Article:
I would also like to recognise that whilst all of us active frontline participants were “doing it tough” and basking in our glorious existence (some more so than others I have to admit on behalf of the ships mollycoddled crew), there was a mountain of effort, goodwill and individual expense that showed up, much from unseen and unsung  quarters that without which the outcomes would have been less effective and far reaching or even compromised out of existence. Big
Hello and Thankyou to the backroom support network of admins, comunicators, medical supplies, transport and vessel preparations.

Lets do it some more……….

Highest Regards and Best Wishes to All

Again, many thanks to all those who have been involved and to those who’ve shown so much interest and provided their encouragement and support along the way.

Smooth sea, fair breeze and Australia here we come.


Night shift flashbacks

Night shift flashbacks

Tuesday 18th August 2009 (Lat/Long  20deg 11min S, 168deg 05min E)

We finally lowered the Vanuatu flag this evening.  It was looking faded, a bit tattered on the leading edge and the eyelets were reinforced with thread and twine.  But she’d done some work and carried her battle scars proud.  It’s now time to give her some rest.  At one point we were referred to as “the boat with the big flag”, on account of most other cruising boats flying such tiny national colours, but we are now closer to New Caledonia than we are to Vanuatu, so it seemed the time was right.

We are about to go into our second night at sea after leaving Port Vila.  Our first day’s run was about 135 miles.  We thought it would be a higher number on account of the great speeds we were doing through the night, but today we’ve been running the engine to keep our speed into a 15 knot headwind.  Luckily the seas are only 1-2 metres.  Our hope is that we miss the predicted south westerlies as we round the bottom of New Caledonia in 1-2 days.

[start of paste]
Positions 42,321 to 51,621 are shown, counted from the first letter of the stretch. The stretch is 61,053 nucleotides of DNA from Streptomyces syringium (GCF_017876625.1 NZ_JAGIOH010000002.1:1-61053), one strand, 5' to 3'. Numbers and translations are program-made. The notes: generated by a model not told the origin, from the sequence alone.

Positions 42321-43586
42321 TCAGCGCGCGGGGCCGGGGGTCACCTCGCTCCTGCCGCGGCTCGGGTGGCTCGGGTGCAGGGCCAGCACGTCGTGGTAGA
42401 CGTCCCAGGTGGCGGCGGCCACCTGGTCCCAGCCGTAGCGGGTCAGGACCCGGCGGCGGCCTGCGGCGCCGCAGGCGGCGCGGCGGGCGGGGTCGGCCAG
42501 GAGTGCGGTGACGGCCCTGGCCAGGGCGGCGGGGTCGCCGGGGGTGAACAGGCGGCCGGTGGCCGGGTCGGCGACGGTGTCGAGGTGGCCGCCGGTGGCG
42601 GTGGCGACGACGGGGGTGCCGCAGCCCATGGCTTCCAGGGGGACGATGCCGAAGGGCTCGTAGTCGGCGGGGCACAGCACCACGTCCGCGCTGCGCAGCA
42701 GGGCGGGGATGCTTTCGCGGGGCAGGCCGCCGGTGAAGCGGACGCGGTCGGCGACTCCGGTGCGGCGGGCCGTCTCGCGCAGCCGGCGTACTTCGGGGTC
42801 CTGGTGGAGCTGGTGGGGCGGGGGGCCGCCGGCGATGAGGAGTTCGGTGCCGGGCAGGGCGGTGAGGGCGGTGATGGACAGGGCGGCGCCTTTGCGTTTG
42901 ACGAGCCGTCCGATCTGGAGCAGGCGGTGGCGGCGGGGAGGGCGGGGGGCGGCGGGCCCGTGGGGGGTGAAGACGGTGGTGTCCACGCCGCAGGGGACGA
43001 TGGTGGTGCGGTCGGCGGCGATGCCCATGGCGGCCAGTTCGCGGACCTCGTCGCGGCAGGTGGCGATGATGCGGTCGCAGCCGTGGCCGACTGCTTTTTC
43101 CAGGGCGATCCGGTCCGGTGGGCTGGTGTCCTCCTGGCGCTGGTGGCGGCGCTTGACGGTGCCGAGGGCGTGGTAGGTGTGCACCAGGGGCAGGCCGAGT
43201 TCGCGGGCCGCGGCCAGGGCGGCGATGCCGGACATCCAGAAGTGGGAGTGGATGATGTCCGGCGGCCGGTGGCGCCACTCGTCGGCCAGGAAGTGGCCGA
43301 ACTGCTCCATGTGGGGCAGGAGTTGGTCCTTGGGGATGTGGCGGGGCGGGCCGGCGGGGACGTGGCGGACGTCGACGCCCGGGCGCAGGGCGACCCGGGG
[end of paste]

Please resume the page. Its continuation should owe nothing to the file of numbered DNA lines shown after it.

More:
The mention of the night shift aboard Chimere must have prompted past crewmember and doctor, Graeme Duke, to suffer flashbacks prompting him to pen the following:

Ah, the memories of those 2AM shifts…

What! Is that the time?….Did I sleep?…..How do I get into my clothes with all this rolling and pitching?….I should have just slept in them…..I’ll wake up Mike for sure!…..How did I get two legs in the same trouser leg!…. How do I get one out?….. Just as well I don’t have to shave!…Where’s the loo?…..Which way to the helm?……It’s pitch black: where are the stars? Where is the horizon? Where is the moon?….Better get the wet-gear on, it’s
raining again….Why aren’t we moving?….I can’t see where we are and we’ve been in the same position on the GPS screen for hours! Are we going ’round in circles?…..Oh, it’s becuase Rob keeps pushing the ‘zoom’ button and changing the scale on Ray(marine)…Wow, look at  that phosphorescence!…..Hey, the clouds have gone, and just look at the those stars! …..Hey Rob, why is it I can see white clouds across  the sky in the middle of the night when there’s no moon?….Oh, it’s the milky way, is it? Never seen it that bright before!

Wow!…..Another ten to port? OK boss….Rob, go and get some sleep – there’s nothing out here to run into except those same old waves that keep coming back…I am sure I met that wave a few minutes ago? Ah now, I definitely recognise that wave; he hasn’t changed a bit since  we last met. Still full of himself and trying to be a wet blanket….Hey Rob, which direction are we heading?….OK, “second star on the [starboard side] and straight on ’til morning”….Time for a cup of hot tea and vegemite toast? Ah what looxsury!

Graeme Duke

Smooth sea, fair breeze and is it really my watch?


Away at last

Away at last

Monday 17 August, (17 deg 51 min S   168 deg 13 min E)

Customs and immigration cleared, diesel tanks topped up, some last minute shopping done and it was away this afternoon at 3:30pm.  Our course is pretty much south, with our first objective being to round the southern tip of Mare island in the Loyalty Group, part of New Caledonia.

At the moment we are doing around 7 knots over 1-2 metre seas with the wind coming in from the south east at around 15-20 knots.  All sail is up and the sun is going down to our right.  It’s a lovely sight.

Sitting here typing away, the motion is starting to go to my head.  I hope I don’t regret eating those cracker biscuits and bananas (and a beer) about an hour ago.

I’ve just drawn up a schedule of watches with each of us taking a 2 hour watch throughout the night … “what’s this?!!  2-4am!!?”  someone cried.  Afraid so,  everyone gets a turn.  Nowhere to anchor for the night out here.

No more news at this stage.  Time to catch some sleep.

Smooth sea, fair breeze and may these conditions continue


One more sleep …

One more sleep …

16 August 2009, Port Vila

Small dinghy lashed to the foredeck, starboard side.  Big dinghy lashed to the foredeck, port side.  Water tanks all full.  Loose items put below, lashed down or thrown out.  Extra food bought, sails checked and new rubber seals attached to the deck hatches.  Long range weather forecast downloaded.  New crew member, Kevin, picked up from the airport mid afternoon.  Final crew member, Tony, arriving on the “12 o’clock special” tonight…